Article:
- Machine Guarding - There are several standards designed to protect employees from exposure to hazards such as ingoing nip points, point of operation, flying sparks and chips, driveshafts, pulleys, chains, and other moving components. This regulation requires that physical guards be provided to protect employees from exposure and contact the hazards associated with moving parts. Plus, there is no grandfathering of old equipment, which may not have been originally sold with guards. It is the employer’s responsibility to provide guards when they are necessary and absent from the equipment.
- Personal Protective Equipment - OSHA requires all employers to conduct a formal written workplace hazard assessment to determine what personal protective equipment is required to protect employees from injuries. In addition, employers must provide personal protective equipment and employee training in its proper use. Failure to conduct the assessment and certify it is a commonly overlooked requirement.
OSHA Compliance Action Plan
The above identified regulations are only a sampling of several of the key ones. OSHA has many more that apply to printing operations. While it may seem overwhelming, the best approach is to break the process down into smaller steps. Start by educating yourself on your organization’s overall safety and health program. This will help you identify those regulations applicable to your situation and what steps need to be taken to ensure compliance.
The following provides a starting point:
- Identify and coordinate the development and implementation of programs with the person(s) who is responsible for OSHA and safety compliance at the parent company.
- Ensure that any general safety requirements are understood and being followed.
- Survey the workplace and equipment for hazards including, but not limited to, those associated with chemicals, equipment, sharp objects, trip and slip hazards, material handling, etc.
- Based on the results of the survey, create job- or task-specific safety protocols that incorporate OSHA’s requirements. For example, using inch-safe-service or locking out equipment that needs to be accessed for servicing and maintenance.
- Provide well-maintained tools and equipment.
- Provide appropriate personal protective equipment along with training on how to properly use it.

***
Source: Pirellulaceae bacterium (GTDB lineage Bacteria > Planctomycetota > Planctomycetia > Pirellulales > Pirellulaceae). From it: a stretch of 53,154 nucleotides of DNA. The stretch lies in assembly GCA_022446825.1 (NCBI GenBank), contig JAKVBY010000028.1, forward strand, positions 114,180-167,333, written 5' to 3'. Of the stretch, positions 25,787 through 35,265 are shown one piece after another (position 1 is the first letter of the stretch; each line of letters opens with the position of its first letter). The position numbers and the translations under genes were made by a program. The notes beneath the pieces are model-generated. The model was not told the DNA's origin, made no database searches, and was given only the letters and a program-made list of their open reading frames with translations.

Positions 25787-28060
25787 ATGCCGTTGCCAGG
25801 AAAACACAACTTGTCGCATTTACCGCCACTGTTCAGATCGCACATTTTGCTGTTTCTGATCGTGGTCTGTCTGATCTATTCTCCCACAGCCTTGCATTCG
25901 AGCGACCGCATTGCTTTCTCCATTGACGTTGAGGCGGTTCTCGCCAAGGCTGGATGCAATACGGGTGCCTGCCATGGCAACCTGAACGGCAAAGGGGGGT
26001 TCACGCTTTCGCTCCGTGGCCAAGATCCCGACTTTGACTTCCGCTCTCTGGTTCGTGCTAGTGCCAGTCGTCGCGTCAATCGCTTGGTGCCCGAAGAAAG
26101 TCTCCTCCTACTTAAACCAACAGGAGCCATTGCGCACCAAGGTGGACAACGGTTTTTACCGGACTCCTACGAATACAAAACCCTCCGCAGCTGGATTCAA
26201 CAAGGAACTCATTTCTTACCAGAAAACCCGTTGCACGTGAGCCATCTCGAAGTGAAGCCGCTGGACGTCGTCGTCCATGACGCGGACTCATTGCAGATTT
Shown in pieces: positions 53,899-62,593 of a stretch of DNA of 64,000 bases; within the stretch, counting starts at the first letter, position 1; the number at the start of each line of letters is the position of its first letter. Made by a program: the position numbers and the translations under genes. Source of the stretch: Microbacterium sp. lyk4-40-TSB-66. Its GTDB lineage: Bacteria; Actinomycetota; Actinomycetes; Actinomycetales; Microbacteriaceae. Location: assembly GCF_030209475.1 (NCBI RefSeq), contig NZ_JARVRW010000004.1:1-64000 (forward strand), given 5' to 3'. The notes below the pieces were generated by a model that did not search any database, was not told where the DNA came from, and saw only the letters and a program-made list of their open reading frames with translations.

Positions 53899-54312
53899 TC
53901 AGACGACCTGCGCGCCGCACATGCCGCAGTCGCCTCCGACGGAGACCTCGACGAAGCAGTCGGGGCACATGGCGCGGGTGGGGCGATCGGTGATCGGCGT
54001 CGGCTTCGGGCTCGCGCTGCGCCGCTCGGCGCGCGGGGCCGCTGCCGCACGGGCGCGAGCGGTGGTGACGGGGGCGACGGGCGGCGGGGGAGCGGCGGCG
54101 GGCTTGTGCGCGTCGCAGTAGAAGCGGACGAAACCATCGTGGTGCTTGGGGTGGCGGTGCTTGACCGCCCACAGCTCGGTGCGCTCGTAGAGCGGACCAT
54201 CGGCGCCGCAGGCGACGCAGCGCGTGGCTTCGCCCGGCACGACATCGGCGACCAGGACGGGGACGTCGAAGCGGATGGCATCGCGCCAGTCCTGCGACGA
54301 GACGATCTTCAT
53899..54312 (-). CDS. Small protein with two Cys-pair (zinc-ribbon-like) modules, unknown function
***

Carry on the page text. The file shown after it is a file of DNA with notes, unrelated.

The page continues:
- Provide and document all training required by OSHA standards.
- Conduct regular inspections of the workplace to ensure compliance with requirements is being met and any new hazards are discovered.
- Have your supervisors lead by example to reinforce that safety applies to everyone.
- Report to the internal responsible party or OSHA within eight hours of accidents that result in fatalities or within 24 hours any accidents that result in the hospitalization of an employee, amputation, or loss of an eye.
- Keep records of work-related accidents, injuries, and illnesses and use them to take measures to prevent them from reoccurring.
- Post the OSHA poster (OSHA 3165) prominently informing employees of their rights and responsibilities if it is not already posted.
- Do not discriminate against employees who exercise their rights under the OSH Act.
Summary and Conclusion
Because your operation is covered by OSHA, you must provide your employees with jobs and a place of employment free from recognized hazards that are causing, or are likely to cause, death or serious physical harm. This is accomplished through establishing a safety and compliance program.
The PRINTING United Alliance’s Government Affairs Department has many resources, such as written program templates, designed to assist printing operations address their compliance programs. Please contact the Government Affairs Department at email@example.com to start your safety journey.